Do you think more working women is the answer — with their greater confidence and willingness to confront a problem rather than hide? Or does the solution necessarily involve men, and a much deeper paradigm shift in the female mindset?
Shilpa Ranade: Working women give women a visibility, which is positive. Being financially independent also gives women more control over their lives, which might translate into their occupation of public space. But so long as their access is entrenched within patriarchal binaries of public/private, good woman/bad woman, the discrimination will be perpetuated.
Have liberalisation, development and the presence of more women in the workplace changed the level or nature of discomfort women feel in public spaces? If so, how?
Shilpa Ranade: To an extent. The visibility of women in the public sphere, even if it is only for work, has surely made the presence of women in public space more acceptable. At the same time, since this access remains conditional to having to prove purpose and respectability, women remain conditional users of public space.
How does Mumbai compare with global cities around the world in terms of comfort levels of women in public spaces?
Shilpa Phadke: Mumbai actually does not do all that badly, though of course it could do much, much better. It might be interesting if it had the efficiency of New York City, the insouciance of Amsterdam, the nightlife of the Khan-el-Khalili in Cairo and the women-only bus conductors of Bangkok.
Shilpa Ranade: Its long history of social reform, working women and efficient public transportation contribute significantly to this. The cosmopolitan live-and-let-live, commercial spirit of the city adds its bit to this. But Mumbai does not compare very favourably with cities like New York, Zurich or Singapore. The simple fact that you can go and sit in a park alone and not be looked at is a freedom I yearn for in Mumbai.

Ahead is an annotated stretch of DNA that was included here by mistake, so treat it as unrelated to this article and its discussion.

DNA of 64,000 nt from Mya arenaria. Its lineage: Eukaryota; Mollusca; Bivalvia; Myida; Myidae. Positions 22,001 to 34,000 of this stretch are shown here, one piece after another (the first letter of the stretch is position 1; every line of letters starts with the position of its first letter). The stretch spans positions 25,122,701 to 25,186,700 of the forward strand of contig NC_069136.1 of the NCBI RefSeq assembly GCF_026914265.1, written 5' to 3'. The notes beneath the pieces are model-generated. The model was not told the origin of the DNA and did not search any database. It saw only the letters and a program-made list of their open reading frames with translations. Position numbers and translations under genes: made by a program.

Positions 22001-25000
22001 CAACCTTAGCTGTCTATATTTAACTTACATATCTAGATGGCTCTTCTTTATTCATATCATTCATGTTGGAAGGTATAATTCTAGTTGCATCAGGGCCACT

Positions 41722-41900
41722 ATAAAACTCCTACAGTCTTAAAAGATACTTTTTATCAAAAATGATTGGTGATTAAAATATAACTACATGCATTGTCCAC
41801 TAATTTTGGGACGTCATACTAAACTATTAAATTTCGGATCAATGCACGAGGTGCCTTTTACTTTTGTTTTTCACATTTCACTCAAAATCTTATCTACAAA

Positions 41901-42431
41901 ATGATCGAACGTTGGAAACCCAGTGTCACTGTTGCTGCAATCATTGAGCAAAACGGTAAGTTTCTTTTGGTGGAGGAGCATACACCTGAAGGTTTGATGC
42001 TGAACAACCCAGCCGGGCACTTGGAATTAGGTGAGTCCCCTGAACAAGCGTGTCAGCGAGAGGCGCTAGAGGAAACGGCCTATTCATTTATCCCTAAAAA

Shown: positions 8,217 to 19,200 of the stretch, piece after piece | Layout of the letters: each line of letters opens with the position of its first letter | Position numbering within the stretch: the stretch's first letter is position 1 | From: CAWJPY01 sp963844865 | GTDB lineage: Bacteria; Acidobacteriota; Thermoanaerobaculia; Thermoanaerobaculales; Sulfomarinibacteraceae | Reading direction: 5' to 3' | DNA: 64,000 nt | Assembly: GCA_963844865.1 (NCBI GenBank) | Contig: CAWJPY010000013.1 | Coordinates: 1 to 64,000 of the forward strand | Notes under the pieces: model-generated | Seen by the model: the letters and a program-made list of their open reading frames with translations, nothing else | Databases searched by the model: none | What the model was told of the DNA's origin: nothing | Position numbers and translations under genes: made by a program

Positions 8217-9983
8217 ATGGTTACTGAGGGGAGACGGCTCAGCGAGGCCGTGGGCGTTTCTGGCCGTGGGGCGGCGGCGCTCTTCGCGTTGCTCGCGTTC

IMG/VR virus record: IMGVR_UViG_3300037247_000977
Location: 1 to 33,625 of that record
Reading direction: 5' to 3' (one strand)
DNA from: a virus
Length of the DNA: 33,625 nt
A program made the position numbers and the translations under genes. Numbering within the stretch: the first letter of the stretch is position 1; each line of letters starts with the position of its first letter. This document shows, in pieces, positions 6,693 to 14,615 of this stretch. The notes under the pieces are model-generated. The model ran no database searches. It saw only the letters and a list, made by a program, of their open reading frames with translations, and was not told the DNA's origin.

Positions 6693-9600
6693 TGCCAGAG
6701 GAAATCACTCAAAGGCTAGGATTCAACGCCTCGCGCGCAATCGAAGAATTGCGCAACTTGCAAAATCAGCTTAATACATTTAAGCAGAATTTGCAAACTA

Why did you choose to study Mumbai, which is seen as a particularly woman-friendly city, especially compared to other Indian cities?
Sameera Khan: Precisely because we wanted to look at what kind of access women had in one of our most woman-friendly cities, to examine how good is it really, can it be improved and can we replicate it.
The truth is even Mumbai is designed for the upper-class, able-bodied, Hindu, heterosexual man. Gays, senior citizens, the disabled, the poor and minorities all make do. And this is reflected in everything from the lighting and access staircases to the attitudes of law enforcers.
What does this mean for women, and for the city itself?
Sameera Khan: For women, this means they pass through rather than enjoy public spaces. And they always carry their private sphere with them — whether it is a mangalsutra to show that they are spoken for, a large handbag to shield themselves or a shawl or jacket to seem more ‘respectable’ in public. You have to show that you are a good little woman, worthy of protection by society.
For the city, this means a different kind of citizenship. Involvement is much more in cities where you can just hang out and access the city for pleasure.